All in all, you might say that I felt very small and in awe of nature’s elements. Nothing like our vacation last year, when we sailed along the Dutch and German coastline. I felt strong and had lots of confidence in my newly discovered capabilities on the boat. But none of that, today. It was actually quite exhausting. It was nearly full moon, but it set quite late. I promised my youngest son that he could stay awake for as long as he liked, today. He read his Donald Ducks until it was really too dark to see anything. Then we watched the stars together, which was hard to do with many clouds. Finally, around 23.30 pm he felt cold and went to bed on his own. My oldest son tried to stay awake for as long as he could, and left for bed around midnight, too. He did promise to come back later on. By that time I was tired, my back ached from keeping my balance all the time, and I felt weak from not eating much the entire day. A can of Coca-cola helped me to stay awake, and gave some much-needed energy (ahh, it’s so sweet!). Following the line, we were now close to the offshore anchoring site near IJmuiden. Suddenly I realized the our track was much too close to an oil platform. We should keep a certain distance, but how much? Skipper would now if it had to be 1 or 2 nm, but he was finally asleep so I didn’t want to wake him up. I decided to follow the anchor site perimeter and that should be enough. Shortly after, we had and encounter with a dredging vessel that showed on his AIS as a status ‘moored’. It started dredging and our navionics plotter had some difficulty updating its information. We could visually check the actual direction it was going from its red/green navigation lights, but on the plotter there was a significant lag time. One time, it came right at us when it made a sharp turn. But the vessel had clearly seen our AIS and kept well out of our way.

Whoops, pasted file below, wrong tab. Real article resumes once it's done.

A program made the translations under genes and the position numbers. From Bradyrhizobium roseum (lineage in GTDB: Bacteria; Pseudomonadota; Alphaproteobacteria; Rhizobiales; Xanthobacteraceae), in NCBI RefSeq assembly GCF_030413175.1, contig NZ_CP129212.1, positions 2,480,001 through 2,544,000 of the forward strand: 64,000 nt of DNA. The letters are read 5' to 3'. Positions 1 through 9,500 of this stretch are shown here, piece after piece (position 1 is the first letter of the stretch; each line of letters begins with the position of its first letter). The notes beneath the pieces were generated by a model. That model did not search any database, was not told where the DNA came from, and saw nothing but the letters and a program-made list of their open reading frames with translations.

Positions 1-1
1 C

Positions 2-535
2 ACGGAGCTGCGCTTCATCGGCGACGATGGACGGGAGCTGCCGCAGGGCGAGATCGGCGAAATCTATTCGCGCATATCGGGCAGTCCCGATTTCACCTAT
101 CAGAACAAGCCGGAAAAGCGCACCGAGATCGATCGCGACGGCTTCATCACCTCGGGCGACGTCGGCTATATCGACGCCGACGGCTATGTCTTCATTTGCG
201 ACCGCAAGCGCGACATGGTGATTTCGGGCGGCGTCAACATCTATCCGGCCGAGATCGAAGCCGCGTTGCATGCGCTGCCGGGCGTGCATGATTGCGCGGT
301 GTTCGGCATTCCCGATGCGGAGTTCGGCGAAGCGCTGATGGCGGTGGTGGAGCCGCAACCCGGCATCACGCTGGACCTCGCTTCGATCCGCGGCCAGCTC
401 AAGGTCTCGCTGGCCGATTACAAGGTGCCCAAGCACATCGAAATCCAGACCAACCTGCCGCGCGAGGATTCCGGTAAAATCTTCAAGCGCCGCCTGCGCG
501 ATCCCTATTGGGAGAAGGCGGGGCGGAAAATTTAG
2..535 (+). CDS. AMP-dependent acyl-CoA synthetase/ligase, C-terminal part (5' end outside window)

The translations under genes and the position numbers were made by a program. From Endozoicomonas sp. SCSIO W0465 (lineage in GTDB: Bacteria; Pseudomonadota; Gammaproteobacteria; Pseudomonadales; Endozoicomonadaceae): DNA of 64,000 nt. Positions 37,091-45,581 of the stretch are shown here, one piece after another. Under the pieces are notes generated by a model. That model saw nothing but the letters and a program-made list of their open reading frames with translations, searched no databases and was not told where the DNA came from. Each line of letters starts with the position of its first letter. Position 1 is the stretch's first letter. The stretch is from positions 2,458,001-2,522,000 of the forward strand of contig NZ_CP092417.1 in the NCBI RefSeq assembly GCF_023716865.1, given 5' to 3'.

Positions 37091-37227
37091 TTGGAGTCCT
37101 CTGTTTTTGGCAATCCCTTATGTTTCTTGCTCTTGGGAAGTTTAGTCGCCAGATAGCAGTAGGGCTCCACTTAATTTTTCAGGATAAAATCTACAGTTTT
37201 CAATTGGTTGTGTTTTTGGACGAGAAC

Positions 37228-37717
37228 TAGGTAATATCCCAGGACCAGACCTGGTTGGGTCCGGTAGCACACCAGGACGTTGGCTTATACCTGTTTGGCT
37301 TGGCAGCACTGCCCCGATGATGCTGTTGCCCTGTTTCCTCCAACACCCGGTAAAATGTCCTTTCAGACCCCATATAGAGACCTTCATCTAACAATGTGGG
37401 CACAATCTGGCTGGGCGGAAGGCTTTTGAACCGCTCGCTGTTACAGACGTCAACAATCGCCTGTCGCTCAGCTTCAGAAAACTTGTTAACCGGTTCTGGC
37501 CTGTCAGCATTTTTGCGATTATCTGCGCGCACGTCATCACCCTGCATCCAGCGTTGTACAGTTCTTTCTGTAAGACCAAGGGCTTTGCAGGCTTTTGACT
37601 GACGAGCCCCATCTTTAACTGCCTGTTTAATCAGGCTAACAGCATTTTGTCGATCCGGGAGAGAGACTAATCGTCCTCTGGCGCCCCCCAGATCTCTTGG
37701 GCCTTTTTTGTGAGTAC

To my great surprise, my oldest son came back after 2 hours of sleep. I was so happy! This meant I could lay down for a few minutes and rest my back, whilst checking the plotter and talking to my son. As he had never been outside during the night, I explained to him about the lights he was seeing, what was the meaning of green and red lights and so on. The plotter showed a fishing boat about to cross our path; I showed it on the plotter and asked him to keep a good look out for it. After laying down for a few minutes, I noticed the fishing boat had already crossed on the plotter and I asked my son, to point to that boat. He couldn’t, however. Which shows that it takes some practicing. But these conditions were not really ideal for a first lesson….
After passing the offshore mooring site, we were much closer to the beach and the big waves slowly disappeared. Skipper now felt much better, and left his berth to help outside. Which was good, since we had to find a dock in the marina in about half an hour. And it was still night; pretty dark outside. My back was hurting like crazy at this point, so I went inside to lay down for a few minutes. When it was time to moor, I could hardly push myself to get up again, so tired… my teeth were chattering from the cold and fatigue. But we had made it in one piece, what a big relief!
Happy crew, back in Holland again!